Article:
On Wednesday 4 October 2017, it was announced that RSM President Professor Sir Simon Wessely has been appointed by the Prime Minister, Theresa May, as Chair of the Independent Review of the Mental Health Act 1983.
The government has commissioned the review amid concerns surrounding rising rates of detention under the act; disproportionate numbers of people from black and minority ethnicities being detained, and processes that are out of step with modern mental health systems.
The purpose of the review is to understand the causes of these issues and make recommendations aimed at improving the treatment and support people receive when experiencing acute mental ill-health.
Writing in The Huffington Post, Sir Simon said it will be a complex task: “The Mental Health Act goes to the core of the relationship between the individual and the state.”
It is not just about legislation, he added, but “changing the way we deliver care so that people do not need to be detained in the first place.”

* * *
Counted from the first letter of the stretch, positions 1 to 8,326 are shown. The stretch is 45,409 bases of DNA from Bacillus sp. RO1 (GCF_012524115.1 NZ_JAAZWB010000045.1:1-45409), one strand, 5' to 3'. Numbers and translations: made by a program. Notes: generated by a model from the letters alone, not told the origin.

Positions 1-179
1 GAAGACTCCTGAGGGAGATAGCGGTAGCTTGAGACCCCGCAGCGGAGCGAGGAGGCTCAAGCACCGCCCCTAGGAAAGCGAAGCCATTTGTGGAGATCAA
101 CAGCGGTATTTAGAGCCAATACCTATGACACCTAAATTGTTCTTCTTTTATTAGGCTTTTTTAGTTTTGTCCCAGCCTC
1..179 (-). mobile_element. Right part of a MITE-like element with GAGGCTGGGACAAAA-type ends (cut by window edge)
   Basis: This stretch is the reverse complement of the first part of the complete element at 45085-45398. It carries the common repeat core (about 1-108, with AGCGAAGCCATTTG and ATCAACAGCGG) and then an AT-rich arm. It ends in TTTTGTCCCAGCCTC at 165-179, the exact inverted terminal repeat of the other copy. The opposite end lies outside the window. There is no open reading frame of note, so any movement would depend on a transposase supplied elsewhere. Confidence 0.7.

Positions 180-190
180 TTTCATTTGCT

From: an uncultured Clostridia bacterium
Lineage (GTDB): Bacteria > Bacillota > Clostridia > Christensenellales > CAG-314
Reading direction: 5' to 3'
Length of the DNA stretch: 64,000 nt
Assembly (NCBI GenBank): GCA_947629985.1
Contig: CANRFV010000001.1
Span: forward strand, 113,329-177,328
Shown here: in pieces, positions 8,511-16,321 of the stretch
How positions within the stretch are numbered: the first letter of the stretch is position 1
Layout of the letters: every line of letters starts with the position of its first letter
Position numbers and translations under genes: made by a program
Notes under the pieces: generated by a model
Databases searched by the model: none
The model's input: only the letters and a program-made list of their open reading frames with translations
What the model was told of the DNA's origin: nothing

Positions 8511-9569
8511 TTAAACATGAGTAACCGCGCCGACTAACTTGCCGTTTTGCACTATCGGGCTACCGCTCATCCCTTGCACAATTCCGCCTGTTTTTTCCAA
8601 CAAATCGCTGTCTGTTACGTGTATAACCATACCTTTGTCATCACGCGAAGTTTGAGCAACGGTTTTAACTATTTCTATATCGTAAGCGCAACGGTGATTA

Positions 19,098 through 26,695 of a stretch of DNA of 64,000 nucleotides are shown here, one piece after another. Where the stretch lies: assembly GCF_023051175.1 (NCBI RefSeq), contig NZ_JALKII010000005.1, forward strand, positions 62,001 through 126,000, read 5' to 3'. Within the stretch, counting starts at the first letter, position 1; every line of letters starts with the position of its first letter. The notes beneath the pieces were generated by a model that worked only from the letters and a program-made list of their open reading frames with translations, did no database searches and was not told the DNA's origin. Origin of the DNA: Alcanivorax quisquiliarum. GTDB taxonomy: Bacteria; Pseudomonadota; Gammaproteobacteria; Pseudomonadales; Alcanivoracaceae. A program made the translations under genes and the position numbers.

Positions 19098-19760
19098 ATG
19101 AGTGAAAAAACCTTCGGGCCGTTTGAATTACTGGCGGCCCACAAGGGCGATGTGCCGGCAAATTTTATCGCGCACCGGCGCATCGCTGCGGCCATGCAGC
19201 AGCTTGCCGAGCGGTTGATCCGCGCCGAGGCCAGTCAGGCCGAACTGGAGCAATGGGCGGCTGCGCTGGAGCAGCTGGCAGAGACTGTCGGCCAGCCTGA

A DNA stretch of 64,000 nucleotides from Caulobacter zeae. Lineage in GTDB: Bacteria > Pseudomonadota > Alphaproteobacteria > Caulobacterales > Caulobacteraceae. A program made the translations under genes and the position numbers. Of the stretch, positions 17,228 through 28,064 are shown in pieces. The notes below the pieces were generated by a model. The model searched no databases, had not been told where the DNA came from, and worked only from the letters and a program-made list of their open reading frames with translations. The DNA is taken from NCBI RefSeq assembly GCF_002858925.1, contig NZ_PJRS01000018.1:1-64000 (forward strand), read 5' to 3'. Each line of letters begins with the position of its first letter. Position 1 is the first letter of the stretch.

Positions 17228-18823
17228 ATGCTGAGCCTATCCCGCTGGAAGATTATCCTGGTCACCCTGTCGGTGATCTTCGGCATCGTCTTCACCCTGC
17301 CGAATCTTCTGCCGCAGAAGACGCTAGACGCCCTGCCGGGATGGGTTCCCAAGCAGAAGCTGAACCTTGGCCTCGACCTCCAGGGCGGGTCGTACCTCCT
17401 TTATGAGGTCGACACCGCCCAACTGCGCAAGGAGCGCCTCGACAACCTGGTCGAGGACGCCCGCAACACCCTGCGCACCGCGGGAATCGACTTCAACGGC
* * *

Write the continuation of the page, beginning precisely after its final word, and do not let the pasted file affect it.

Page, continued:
“Succeeding in this requires us to properly understand what it is like to live with a mental illness, to struggle to stay well, to deal with both acute and chronic adversity, and to live with the risk and reality of having your liberty taken away. And furthermore, should this happen, are we doing all we can to still respect a person’s dignity, and ensure that support and treatment really is delivered to the highest possible standard.”
Sir Simon Wessely is Regius Professor of Psychiatry at King’s College London, and consultant psychiatrist at King’s College Hospital and the Maudsley Hospital. He practises liaison psychiatry – looking at the overlaps and boundaries between physical and mental health.
Read Sir Simon Wessely’s full article in The Huffington Post.
Further information about the review of the Mental Health Act 1983 is available to read on the www.gov.uk website.